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Tracking Is a Hot-Button Issue—Follow-Up to Recent Post


As you know I'm new to this curriculum beat, and I gather from the comments on the blog entry I just posted today, "The Problem of Tracking in Middle Schools," that I've hit on a hot topic.

Prompted by reader Jginberg, I just called Stacey A. Kopnitsky, the assistant principal at Cabin John Middle School, to ask her what happened to the performance of the gifted and talented students at her school after they were mixed in English-language arts classes with the low-performing students.

She says that those students scored "advanced," the highest of three levels, on the Maryland state English-language-arts test both before and after the change in policy. "They were maintaining and doing as well as before," she said.

But she also acknowledged that the teachers and administrators in the school didn't look at the test-score data in any more detail than to make sure that the top-performing students were staying within the advanced level. She said they were more focused on the progress of the students with basic skills.

Kopnitsky added that no parents have complained about the policy change. She believes that with her school's reducing tracking in English-language arts, it was important to have two teachers in the classroom (before the change, each class had only one teacher), so that instruction could be differentiated. "When you have two adults in the classroom, it makes the opportunity for groupings, transitions, and delivery of curriculum much smoother," she noted.

Which causes me to wonder, what's the difference between "tracking" and "differentiated instruction" within a classroom? I can see how one answer leads to another question.


Thanks so much for the follow-up posting. As you probably know, many gifted students are capable of scoring "advanced" before the year begins. Are the gifted students making gains in academic achievement for the year that they are spending in class?
If they are not, most people will find this particularly troubling in underserved areas where academic performance is generally low. I always find it troubling when any group of students is kept from making the academic progress that they deserve to make in public school.
Are the poorest athletes starting on the sports teams with the best athletes in this school?

I'm going to use a crude metaphor of multi colored blocks to represent varried intelligence levels in a school.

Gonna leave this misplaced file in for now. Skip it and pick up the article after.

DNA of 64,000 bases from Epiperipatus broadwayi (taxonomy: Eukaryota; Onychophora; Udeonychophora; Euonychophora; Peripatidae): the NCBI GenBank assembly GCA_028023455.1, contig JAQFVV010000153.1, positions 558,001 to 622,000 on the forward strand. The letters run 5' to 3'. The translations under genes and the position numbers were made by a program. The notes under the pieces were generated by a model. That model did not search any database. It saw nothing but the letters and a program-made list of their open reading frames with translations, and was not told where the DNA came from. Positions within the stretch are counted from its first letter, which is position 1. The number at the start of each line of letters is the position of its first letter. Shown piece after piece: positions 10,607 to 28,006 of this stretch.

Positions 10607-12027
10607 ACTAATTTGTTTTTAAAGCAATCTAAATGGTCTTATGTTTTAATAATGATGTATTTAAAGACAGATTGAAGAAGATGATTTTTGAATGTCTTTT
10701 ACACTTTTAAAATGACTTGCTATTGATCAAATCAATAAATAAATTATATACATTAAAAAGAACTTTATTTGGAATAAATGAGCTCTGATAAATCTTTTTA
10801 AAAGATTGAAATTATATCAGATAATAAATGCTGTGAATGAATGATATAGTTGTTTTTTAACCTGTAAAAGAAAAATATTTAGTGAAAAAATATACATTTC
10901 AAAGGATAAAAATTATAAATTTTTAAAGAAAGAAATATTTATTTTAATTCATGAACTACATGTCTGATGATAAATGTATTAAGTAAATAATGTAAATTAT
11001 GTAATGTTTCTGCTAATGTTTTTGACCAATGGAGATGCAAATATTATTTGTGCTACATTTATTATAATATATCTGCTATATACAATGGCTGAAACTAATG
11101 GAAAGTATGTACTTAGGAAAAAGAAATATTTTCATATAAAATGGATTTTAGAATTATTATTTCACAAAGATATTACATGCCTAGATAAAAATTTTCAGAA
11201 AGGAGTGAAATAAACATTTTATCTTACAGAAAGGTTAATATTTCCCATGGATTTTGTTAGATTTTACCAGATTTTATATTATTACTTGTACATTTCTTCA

Tracking is basically sorting the colors into general categories. For example light pink-dark red would go into one track, yellow hues would go in another and then all blue hues would go in a third. It's not exact, and the people at the top and bottom of any given range may not be in the perfect class for their abilities, but it will be a lot closer on the whole to just putting everyone together.

Differentiated instruction, on the other hand, says that it is not better to split everyone into students with similar abilities (usually because they claim it disadvantages one group of these students, the low ability children in whatever given subject is under discussion).

Usually, with these groups of different types of students, differentiated instruction then advocates setting up small groups within the larger classroom with different more individually tailored assignments with each type of similar students working as a sort of cell within a greater student body. The red gifted kids might get more leadway and less instructions, or be allowed to bring in more outside information and do more research while the blue low achievement children are given much more direct instruction from the teacher along with constrained research options to better ensure success in the project.

This is mixed with overview sessions the entire class participates in, and so is a mix of two approaches.

As to which approach is more effective, it really depends on priorities. Given that No Child Left Behind creates a strong incentive to pay more attention to low kids and almost no incentives to help high kids (the paltry 7.5 million, or 2 dollars per gifted child the fed govt provides is on the chopping block this year) what helps high kids takes a back seat to mandates.

It is telling that the admin you interviewed talked just about how being in the proficient tier was good enough, as if being in the 70th percentile and 99th percentile is functionally the same. Given how competitive later education at the college level is, good enough really should not be the standard gifted instruction is held to. Why kids in the bottom 10% get billions in direct funding and kids in the top 10% get almost nothing screams inequality to me, but it seems the judgement is that if the low kids are brought up to the middle, its worth the high kids falling from exceptional to just a bit above average.